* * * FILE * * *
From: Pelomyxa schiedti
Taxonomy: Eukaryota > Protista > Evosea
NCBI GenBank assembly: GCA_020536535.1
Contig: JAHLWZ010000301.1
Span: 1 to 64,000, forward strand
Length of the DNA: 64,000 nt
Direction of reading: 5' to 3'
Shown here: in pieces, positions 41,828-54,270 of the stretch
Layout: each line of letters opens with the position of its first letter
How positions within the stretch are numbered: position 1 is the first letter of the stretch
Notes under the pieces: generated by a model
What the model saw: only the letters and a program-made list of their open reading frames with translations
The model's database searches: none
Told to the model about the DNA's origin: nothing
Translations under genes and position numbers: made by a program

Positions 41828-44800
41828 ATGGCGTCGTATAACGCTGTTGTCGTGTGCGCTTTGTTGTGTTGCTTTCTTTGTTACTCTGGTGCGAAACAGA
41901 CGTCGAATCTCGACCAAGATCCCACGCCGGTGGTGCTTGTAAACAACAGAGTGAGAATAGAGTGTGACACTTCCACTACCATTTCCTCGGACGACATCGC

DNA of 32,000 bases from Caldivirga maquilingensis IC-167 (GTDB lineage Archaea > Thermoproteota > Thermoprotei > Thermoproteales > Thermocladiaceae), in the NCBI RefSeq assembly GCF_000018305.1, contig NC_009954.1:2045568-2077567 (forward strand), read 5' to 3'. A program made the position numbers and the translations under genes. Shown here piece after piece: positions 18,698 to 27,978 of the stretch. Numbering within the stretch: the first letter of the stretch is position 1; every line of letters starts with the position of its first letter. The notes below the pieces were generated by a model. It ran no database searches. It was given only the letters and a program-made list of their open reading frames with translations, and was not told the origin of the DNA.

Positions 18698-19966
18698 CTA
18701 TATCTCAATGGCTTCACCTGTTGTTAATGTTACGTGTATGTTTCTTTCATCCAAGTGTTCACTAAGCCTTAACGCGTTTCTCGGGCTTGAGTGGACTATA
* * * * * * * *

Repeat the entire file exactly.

From: Pelomyxa schiedti
Taxonomy: Eukaryota > Protista > Evosea
NCBI GenBank assembly: GCA_020536535.1
Contig: JAHLWZ010000301.1
Span: 1 to 64,000, forward strand
Length of the DNA: 64,000 nt
Direction of reading: 5' to 3'
Shown here: in pieces, positions 41,828-54,270 of the stretch
Layout: each line of letters opens with the position of its first letter
How positions within the stretch are numbered: position 1 is the first letter of the stretch
Notes under the pieces: generated by a model
What the model saw: only the letters and a program-made list of their open reading frames with translations
The model's database searches: none
Told to the model about the DNA's origin: nothing
Translations under genes and position numbers: made by a program

Positions 41828-44800
41828 ATGGCGTCGTATAACGCTGTTGTCGTGTGCGCTTTGTTGTGTTGCTTTCTTTGTTACTCTGGTGCGAAACAGA
41901 CGTCGAATCTCGACCAAGATCCCACGCCGGTGGTGCTTGTAAACAACAGAGTGAGAATAGAGTGTGACACTTCCACTACCATTTCCTCGGACGACATCGC

DNA of 32,000 bases from Caldivirga maquilingensis IC-167 (GTDB lineage Archaea > Thermoproteota > Thermoprotei > Thermoproteales > Thermocladiaceae), in the NCBI RefSeq assembly GCF_000018305.1, contig NC_009954.1:2045568-2077567 (forward strand), read 5' to 3'. A program made the position numbers and the translations under genes. Shown here piece after piece: positions 18,698 to 27,978 of the stretch. Numbering within the stretch: the first letter of the stretch is position 1; every line of letters starts with the position of its first letter. The notes below the pieces were generated by a model. It ran no database searches. It was given only the letters and a program-made list of their open reading frames with translations, and was not told the origin of the DNA.

Positions 18698-19966
18698 CTA
18701 TATCTCAATGGCTTCACCTGTTGTTAATGTTACGTGTATGTTTCTTTCATCCAAGTGTTCACTAAGCCTTAACGCGTTTCTCGGGCTTGAGTGGACTATA